Learning analytics – Challenges, paradoxes and opportunities for mega open distance learning institutions
Learning analytics –Challenges, paradoxes andopportunities for mega opendistance learning institutions Paul Prinsloo, Sharon Slade and Fenella Galpin
Overview of the presentation• Introduction• Learning analytics and the ‘thirdspace’• Pointers from two short case studies• Conclusion
Introduction: What difference will it make (if atall) if we know more about our students?Student success/throughput “is one of the most widely studiedissues in higher education over the past twenty-five years” (Tinto2002:2). Although this research resulted in “an ever moresophisticated understanding of the complex web of events thatshape student leaving and persistence…, most institutions havenot yet been able to translate what we know about studentretention into forms of action that have led to substantial gains instudent persistence and graduation” (Tinto 2006:1, 5).
Unravelling the student departure puzzle:A theoretical framework: A ‘Thirdspace’• The concept of ‘Thirdspace’ found in theoretical frameworks on identity, multiculturalism to describe the temporal space in which individuals’ previous identities, assumptions, and beliefs are in flux and fluid. Also referred to as a ‘liminal’ or ‘diasporic’ space (e.g. Bhabha 1994; Brah 1996; Soja 1996).• In the context of higher education, the Thirdspace provides a means of understanding the space where students’ identities are in flux and where they are often labelled as ‘at risk’, or ‘underprepared’ – and potentially blamed for not fitting in in the dominant discourses and criteria of higher education (Barnett 1996).
STUDENTS Processes and networks:(Identities, beliefs, lite academic, administrative & social racies) A THIRDSPACE: A temporary space shaping Success Dropout identities, epistemologies and beliefs INSTITUTION Processes and networks: (Admission requirements, epistemologies, academic, administrative & social accreditation) Adapted from Subotzky & Prinsloo, 2011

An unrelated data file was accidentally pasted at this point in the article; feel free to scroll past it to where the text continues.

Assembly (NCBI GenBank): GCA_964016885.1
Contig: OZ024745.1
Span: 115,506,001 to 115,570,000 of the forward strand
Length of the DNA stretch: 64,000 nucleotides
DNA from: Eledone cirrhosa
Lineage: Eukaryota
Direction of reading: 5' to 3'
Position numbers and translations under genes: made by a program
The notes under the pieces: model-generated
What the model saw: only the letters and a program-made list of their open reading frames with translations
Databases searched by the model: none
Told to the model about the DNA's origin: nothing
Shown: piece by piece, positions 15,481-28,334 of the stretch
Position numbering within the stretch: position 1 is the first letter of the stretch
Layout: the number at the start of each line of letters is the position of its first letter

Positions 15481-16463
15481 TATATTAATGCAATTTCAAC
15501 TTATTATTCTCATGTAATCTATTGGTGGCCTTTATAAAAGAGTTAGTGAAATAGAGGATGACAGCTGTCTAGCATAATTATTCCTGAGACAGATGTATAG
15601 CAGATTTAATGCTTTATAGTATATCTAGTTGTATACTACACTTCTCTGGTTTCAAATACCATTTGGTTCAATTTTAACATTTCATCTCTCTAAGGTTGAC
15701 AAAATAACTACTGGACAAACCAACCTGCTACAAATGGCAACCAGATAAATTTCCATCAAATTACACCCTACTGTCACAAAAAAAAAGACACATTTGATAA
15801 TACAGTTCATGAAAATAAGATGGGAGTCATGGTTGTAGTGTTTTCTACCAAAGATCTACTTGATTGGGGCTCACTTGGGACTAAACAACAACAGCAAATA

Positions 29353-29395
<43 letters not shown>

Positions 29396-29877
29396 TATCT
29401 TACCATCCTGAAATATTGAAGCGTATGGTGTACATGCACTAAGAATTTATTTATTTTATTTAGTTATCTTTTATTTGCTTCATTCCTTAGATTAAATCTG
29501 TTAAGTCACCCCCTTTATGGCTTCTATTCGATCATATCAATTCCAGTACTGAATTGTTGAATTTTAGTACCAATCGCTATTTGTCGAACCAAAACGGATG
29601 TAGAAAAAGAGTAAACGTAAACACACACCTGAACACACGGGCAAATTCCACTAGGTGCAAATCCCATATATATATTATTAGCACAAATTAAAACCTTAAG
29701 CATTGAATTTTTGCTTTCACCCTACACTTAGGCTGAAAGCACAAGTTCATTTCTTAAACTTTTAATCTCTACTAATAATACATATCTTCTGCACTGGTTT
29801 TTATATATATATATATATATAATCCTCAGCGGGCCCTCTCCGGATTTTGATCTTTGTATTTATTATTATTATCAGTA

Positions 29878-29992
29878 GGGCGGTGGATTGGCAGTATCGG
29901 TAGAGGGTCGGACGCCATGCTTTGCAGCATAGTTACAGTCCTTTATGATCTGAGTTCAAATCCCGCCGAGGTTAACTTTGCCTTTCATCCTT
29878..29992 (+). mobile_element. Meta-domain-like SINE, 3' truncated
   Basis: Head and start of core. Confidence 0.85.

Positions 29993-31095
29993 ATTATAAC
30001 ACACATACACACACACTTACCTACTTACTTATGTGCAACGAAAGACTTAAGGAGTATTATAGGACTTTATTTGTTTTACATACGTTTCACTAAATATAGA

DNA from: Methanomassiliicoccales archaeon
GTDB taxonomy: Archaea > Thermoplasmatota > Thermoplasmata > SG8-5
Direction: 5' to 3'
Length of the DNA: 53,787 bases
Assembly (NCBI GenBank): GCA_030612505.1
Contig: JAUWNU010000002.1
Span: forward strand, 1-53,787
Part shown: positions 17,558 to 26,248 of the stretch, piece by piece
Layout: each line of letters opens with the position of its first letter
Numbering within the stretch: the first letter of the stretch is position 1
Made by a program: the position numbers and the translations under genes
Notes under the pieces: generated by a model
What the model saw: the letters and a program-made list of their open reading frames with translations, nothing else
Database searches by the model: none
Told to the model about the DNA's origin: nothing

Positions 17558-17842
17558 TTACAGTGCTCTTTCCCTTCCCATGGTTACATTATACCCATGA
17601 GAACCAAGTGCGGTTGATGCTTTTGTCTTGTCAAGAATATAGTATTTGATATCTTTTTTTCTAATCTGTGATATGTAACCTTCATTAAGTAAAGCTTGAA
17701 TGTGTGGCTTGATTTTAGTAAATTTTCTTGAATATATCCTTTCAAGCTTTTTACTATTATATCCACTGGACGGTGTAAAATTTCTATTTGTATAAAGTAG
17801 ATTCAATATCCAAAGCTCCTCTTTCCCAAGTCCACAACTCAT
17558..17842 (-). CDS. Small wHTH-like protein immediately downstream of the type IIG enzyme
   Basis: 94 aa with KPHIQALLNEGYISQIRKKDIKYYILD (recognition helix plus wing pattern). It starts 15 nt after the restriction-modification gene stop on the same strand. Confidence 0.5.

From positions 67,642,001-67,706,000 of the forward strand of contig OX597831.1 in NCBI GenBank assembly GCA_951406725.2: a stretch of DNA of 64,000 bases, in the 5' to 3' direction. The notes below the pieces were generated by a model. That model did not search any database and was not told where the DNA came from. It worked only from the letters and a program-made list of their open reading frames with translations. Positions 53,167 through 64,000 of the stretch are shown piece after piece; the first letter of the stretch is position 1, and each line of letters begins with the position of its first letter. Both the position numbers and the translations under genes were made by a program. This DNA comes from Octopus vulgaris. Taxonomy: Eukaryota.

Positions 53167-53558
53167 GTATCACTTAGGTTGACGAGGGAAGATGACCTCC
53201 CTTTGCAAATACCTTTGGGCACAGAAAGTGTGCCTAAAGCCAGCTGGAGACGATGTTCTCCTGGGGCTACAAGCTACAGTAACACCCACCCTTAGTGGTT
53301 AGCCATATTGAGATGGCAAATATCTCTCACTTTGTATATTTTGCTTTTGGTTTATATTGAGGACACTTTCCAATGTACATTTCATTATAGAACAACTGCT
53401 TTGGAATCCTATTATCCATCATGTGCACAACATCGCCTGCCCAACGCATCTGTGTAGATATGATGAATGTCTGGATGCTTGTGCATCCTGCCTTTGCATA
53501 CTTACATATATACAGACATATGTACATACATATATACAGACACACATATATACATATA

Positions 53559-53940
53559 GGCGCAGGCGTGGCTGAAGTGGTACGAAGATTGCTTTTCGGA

Pointers from two case studies:• Huge data sets (OU= 250,000 students ; Unisa = 400,000 students) – huge data as constraint or enabler• Currently, no clear strategy on how the data is used, by whom, for what purpose• Although considerable analysis is undertaken, this does not always flow clearly through the organisation• Sensemaking happens in isolated pockets• No clear indication whether current analysis impacts on institutional practice• There is a need for integration, coordination and a holistic approach
Conclusion• The potential for using learning analytics more effectively is huge.• Learning analytics can make a huge impact on institutional choices re pedagogy, assessment strategies.• An awareness of the student as an evolving participant is crucial – characteristics that apply on registration of first module may change• Faculty use of learning analytics to inform teaching practice can be constrained by institutional bureaucracies.• The effective use of learning analytics to inform teaching and learning praxis in ODL institutions depend on effective strategies to act on analyses and findings at scale – otherwise it will remain business as usual.
THANK YOUDr Paul Prinsloo Dr Sharon Slade Fenella GalpinUniversity of South Open University Open UniversityAfrica firstname.lastname@example.org email@example.com@unisa.ac.za